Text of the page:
To develop a customer persona, describe your ideal customer using demographic data such as:
- Income level
- Marital status
- Geographical location
Depending on your product or service, you may also want to consider psychographic data, including:
- Leisure activities
Once you have some basic data about your customer, the next step is to find out how she's most likely to search for your product.
Traditional keyword research generally requires looking at search statistics and the competitiveness of keywords, and making decisions about which keywords to target based on that information. When you research based on personas, the process is a little different.
- Conduct market research. There are various ways to do market research, but the goal is to determine the words your potential customers are most likely to use when searching for your product. A divorce attorney who specializes in high asset divorces may target different keywords than one who specializes in quickie divorces. Here are some things you can do to find out how your customers search:
- Conduct a survey. Sites like Survey Monkey make it very easy to create surveys and track results.
- Use social media. Facebook lets you create surveys and post them, and you can boost your survey post for a few dollars to ensure it gets seen by people who are not already following you as well as those who are.
- Review your website analytics and see which search results have brought people to your site.
- Review your competitors' sites to see which keywords they have optimized their sites for.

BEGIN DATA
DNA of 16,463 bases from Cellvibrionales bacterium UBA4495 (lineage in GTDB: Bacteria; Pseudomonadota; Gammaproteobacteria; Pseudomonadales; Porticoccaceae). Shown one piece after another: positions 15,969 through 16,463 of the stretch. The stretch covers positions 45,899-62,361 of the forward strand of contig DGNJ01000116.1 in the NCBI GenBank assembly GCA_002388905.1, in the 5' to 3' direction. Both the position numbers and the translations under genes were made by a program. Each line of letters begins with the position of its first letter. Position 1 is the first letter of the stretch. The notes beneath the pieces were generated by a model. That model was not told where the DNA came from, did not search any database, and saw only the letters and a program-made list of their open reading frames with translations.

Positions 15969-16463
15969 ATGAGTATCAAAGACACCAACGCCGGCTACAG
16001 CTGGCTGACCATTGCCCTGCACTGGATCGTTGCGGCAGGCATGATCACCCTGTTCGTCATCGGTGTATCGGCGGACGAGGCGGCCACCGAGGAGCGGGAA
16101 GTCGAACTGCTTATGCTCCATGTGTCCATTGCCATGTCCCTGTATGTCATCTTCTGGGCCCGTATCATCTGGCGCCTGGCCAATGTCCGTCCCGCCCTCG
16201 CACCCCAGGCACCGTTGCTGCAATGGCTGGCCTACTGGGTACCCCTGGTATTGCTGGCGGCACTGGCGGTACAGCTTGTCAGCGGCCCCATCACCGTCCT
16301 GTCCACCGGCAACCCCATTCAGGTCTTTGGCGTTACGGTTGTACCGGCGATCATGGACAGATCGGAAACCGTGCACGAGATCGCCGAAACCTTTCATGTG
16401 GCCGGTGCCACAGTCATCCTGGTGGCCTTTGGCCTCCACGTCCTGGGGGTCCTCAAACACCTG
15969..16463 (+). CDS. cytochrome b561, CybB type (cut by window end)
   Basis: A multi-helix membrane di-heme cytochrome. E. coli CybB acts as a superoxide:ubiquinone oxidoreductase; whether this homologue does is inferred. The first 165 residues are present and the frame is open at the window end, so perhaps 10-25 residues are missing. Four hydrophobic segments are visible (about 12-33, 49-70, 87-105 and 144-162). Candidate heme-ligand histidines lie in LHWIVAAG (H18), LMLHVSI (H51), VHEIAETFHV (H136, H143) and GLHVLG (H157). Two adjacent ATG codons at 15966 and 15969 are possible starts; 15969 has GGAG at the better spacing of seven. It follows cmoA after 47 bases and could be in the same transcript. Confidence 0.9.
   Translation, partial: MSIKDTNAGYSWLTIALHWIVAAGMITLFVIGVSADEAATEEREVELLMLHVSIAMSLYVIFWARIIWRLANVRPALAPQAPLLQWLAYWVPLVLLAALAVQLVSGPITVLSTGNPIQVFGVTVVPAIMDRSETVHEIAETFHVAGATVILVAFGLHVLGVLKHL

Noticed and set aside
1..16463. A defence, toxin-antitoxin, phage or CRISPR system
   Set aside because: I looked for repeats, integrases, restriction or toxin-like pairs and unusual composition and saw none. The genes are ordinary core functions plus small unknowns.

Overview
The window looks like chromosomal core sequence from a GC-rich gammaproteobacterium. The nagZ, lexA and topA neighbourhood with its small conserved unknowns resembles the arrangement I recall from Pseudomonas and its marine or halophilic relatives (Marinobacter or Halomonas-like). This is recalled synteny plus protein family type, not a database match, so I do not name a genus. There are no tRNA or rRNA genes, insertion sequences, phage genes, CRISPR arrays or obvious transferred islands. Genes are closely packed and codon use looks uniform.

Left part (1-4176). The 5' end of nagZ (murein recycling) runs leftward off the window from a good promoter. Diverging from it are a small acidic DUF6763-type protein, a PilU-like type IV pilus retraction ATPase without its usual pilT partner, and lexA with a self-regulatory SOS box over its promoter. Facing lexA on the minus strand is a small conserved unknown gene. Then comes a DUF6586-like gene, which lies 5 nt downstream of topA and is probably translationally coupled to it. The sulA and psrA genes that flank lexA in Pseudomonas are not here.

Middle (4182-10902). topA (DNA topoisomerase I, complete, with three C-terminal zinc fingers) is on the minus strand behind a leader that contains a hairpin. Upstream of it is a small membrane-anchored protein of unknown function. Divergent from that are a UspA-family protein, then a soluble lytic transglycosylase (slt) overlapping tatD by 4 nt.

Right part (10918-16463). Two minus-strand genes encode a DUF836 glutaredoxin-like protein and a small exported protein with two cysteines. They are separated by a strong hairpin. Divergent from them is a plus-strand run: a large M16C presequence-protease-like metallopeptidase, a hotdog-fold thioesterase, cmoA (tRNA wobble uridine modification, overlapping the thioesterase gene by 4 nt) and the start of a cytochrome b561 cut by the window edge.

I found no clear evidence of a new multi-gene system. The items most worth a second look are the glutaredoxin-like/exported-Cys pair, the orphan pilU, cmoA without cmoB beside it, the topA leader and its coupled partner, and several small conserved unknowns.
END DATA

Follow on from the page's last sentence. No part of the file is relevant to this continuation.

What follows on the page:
- Once you've identified keywords that you think might be effective, go to Google and search them so you can see how many results appear and which sites are ranked near the top.
- Use Google Analytics to get an idea of the average bid for each word and to get suggestions for alternative keywords.
Make sure to consider all types of keywords as you do your research:
- Head keywords are short and broad. Continuing with our example of divorce lawyers, "Divorce lawyer" would be a head keyword.
- Medium-tail keywords are slightly longer and usually include additional information. One example might be "Divorce lawyers in Boston."
- Long-tail keywords are long and specific. Some examples might be "retain a high-asset divorce lawyer in Boston" or "Boston attorneys specializing in high asset divorce."
As a rule, long-tail keywords tend to be less competitive than head keywords. When someone types in a head keyword they are usually looking for very general information - or else they aren't sure what they need yet, and they're starting at the top and will then narrow it down. Keywords based on personas tend to be long-tail keywords.
If you conduct your keyword research this way, starting with your customers and working backwards, you can give your traffic a huge boost by ensuring that your website offers answers to the exact questions your customers are asking when they type in a keyword.